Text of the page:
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Go Back   Armchair General and HistoryNet >> The Best Forums in History > Historical Events & Eras > American Age of Discovery, Colonization, Revolution, & Expansion > American Age of Formative Expansion

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American Age of Formative Expansion 1789-1830 To begin with the 1st US President & extend through the Whiskey Rebellion, Quasi War with France, War of 1812, & southeastern Indian wars,

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  #76  
Old 05 Jan 17, 05:31
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Originally Posted by Tuebor View Post
You do realize that the Light Artillery Regiment was horse artillery do you not? Peters' company was merely the first one formed.
Yes, it was supposed to be-and how many of its ten authorized companies were mounted permanently before war came in 1812?

The legislation that authorized the Regiment of Light Artillery had no funds provided to arm and equip it.

And Peters' company was dismounted and its horses sold in 1809 by order of the new Secretary of War, William Eustis, 'embodying the parsimonious ineptitude of the new Madison administration' which 'directed that the light artillery horses be sold in 1809 as an unnecessary waste of public funds. Not until February 1812 was the light artillery regiment authorized to purchase a few new horses; war with England came in June.'-see Volume II of Military Uniforms in America, 4.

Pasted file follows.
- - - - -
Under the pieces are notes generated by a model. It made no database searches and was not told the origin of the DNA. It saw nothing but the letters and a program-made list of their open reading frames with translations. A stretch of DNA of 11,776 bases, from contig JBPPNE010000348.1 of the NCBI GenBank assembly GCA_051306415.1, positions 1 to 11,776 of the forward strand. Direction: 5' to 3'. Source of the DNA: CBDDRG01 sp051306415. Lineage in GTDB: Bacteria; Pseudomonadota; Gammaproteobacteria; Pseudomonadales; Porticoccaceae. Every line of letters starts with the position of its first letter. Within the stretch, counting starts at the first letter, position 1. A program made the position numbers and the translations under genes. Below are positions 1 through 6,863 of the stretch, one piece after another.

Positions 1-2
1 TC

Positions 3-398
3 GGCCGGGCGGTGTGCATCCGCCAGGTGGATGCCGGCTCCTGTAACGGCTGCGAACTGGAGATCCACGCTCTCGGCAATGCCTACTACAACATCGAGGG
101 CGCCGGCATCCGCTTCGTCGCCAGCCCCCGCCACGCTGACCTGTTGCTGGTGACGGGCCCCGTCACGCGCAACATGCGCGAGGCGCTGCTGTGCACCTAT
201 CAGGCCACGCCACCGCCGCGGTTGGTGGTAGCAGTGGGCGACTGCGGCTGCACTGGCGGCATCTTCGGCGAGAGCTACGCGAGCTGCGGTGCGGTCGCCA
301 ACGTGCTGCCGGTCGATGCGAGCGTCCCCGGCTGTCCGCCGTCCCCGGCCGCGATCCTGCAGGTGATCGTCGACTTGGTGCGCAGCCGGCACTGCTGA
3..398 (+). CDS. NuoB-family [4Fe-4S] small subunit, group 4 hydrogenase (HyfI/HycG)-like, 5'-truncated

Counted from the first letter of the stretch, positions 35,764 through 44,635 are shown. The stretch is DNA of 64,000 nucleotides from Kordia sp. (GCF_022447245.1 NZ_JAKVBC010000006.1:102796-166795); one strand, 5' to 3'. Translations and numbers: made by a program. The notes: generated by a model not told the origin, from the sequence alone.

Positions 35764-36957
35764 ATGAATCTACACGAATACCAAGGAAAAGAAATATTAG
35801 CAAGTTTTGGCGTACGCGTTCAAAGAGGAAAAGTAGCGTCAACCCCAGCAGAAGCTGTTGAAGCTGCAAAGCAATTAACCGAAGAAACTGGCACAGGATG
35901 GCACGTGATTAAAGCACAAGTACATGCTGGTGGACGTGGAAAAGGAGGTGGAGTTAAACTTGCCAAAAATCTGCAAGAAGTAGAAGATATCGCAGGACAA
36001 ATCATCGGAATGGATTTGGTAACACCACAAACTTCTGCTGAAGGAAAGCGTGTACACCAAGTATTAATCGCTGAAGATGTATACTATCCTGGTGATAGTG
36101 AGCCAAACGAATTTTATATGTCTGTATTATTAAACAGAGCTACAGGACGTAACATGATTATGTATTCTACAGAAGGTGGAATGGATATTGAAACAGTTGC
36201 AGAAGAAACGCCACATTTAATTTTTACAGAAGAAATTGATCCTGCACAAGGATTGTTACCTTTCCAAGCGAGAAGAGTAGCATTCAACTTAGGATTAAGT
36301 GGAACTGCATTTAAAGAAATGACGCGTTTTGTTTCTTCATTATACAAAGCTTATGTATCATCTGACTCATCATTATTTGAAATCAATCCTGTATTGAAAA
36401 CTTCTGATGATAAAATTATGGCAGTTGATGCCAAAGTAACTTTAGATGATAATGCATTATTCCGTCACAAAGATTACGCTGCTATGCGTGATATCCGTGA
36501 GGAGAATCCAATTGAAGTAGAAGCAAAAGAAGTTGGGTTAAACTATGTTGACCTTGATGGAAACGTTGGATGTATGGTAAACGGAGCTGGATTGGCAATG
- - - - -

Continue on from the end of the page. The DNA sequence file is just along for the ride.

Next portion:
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  #77  
Old 05 Jan 17, 05:44
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It was a good combined arms unit (not a division though, more like a regimental combat team), but was designed specifically for the frontier. It was also too expensive to maintain, and Washington nixed it after the Legion's three year enlistment was up.
A division of 'all arms' is a combined arms unit by definition.

How large do you think a French division of the same period was? They varied in size during 179201799 from approximately 3,300 to 13,000, depending on the army, the troops available, who the commander was, and who was organizing and forwarding the troops to the field armies.

The Legion of the United States had an authorized strength of 5,120; they probably fielded something around 3,500-easily the equivalent of the permanent all arms divisions the French were beginning to field at the same time.

From Volume I of Military Uniforms in America: